Examining the streams of a retention policy to understand the politics of high-stakes reform.

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Using John Kingdon's (2003) multiple streams approach to agenda setting, I analyze how key actors within the state of Wisconsin understood the need to construct and implement the state's No Social Promotion statutes to improve students' academic performance. Policymakers within the state focused their standards-based reforms on the issue of improving students' academic performance through increasing accountability. In doing so, they did not see these high-stakes policies as a form of punishment for those who fail, but rather, as a tool to focus the education establishment on improving the academic skills and knowledge of all their students. Thus, the retained student is not the primary concern of the policymaker, but rather, the retained student demonstrates the state's system of accountability works. Raising the question as to whether those who support or oppose high-stakes policies such as these should focus their efforts on the agenda setting process rather than analyzing effects of such policies. I contend that while evaluating a policy's effects is important, education stakeholders must pay attention to all three streams of the agenda setting process as they promote particular reforms to improve students' academic performance.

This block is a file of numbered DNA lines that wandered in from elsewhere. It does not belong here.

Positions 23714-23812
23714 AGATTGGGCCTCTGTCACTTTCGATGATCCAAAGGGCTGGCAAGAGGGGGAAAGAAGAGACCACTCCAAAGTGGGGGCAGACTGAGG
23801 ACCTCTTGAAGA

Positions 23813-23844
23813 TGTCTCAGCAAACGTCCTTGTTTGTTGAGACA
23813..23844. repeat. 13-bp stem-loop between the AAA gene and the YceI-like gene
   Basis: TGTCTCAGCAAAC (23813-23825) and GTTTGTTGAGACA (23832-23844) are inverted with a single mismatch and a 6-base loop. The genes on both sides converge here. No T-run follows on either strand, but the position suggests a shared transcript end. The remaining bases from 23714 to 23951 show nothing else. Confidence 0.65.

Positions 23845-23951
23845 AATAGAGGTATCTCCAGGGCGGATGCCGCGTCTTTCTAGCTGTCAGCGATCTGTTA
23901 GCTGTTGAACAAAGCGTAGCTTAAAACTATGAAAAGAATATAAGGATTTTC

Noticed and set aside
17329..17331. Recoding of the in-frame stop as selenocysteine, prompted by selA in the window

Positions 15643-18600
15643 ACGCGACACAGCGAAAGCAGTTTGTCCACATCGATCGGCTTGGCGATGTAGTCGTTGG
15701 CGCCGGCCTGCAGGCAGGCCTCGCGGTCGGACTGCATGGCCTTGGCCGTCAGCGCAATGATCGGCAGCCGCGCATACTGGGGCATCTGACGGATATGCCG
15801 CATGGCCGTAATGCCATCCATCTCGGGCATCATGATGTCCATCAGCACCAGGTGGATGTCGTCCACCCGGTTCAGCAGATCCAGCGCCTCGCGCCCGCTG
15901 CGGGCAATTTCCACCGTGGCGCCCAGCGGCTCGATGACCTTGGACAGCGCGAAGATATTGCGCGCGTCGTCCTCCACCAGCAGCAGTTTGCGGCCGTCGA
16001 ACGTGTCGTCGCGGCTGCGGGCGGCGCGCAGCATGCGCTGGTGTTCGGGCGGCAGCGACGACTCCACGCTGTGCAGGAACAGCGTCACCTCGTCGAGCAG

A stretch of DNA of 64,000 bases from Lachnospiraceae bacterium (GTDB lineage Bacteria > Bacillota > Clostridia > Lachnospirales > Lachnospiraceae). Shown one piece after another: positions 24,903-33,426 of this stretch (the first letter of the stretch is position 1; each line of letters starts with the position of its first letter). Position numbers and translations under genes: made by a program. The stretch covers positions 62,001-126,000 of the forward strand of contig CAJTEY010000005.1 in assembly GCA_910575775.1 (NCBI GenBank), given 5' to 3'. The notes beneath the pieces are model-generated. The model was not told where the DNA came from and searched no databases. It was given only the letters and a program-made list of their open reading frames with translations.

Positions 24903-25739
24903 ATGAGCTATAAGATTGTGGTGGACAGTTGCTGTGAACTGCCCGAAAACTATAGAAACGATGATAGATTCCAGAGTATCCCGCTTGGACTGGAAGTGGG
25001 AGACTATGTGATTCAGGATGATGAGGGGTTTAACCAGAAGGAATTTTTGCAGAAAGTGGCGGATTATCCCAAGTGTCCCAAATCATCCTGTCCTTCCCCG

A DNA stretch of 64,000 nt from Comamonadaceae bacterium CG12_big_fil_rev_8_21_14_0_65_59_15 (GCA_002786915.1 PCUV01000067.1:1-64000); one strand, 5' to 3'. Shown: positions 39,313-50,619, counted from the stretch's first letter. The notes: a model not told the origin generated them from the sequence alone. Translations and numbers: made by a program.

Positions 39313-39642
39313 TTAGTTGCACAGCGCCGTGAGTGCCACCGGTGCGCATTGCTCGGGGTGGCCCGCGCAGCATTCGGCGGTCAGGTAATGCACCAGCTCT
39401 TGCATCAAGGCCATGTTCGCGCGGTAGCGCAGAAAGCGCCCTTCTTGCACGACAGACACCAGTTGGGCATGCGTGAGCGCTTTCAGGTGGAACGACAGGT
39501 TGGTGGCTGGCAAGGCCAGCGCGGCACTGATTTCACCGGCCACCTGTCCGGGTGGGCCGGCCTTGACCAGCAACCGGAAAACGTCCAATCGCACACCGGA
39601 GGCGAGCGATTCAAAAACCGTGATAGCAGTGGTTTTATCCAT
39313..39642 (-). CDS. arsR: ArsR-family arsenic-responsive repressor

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How to Cite
Brown, C. P. . (2007). Examining the streams of a retention policy to understand the politics of high-stakes reform. Education Policy Analysis Archives, 15, 9. https://doi.org/10.14507/epaa.v15n9.2007
Author Biography

Christopher P. Brown, The University of Texas at Austin

Christopher P. Brown is an assistant professor in the Department of Curriculum and Instruction at the University of Texas at Austin. His research interests include the intersection of education policy, curriculum, instruction, and assessment; standards-based reform; and early childhood/early elementary education.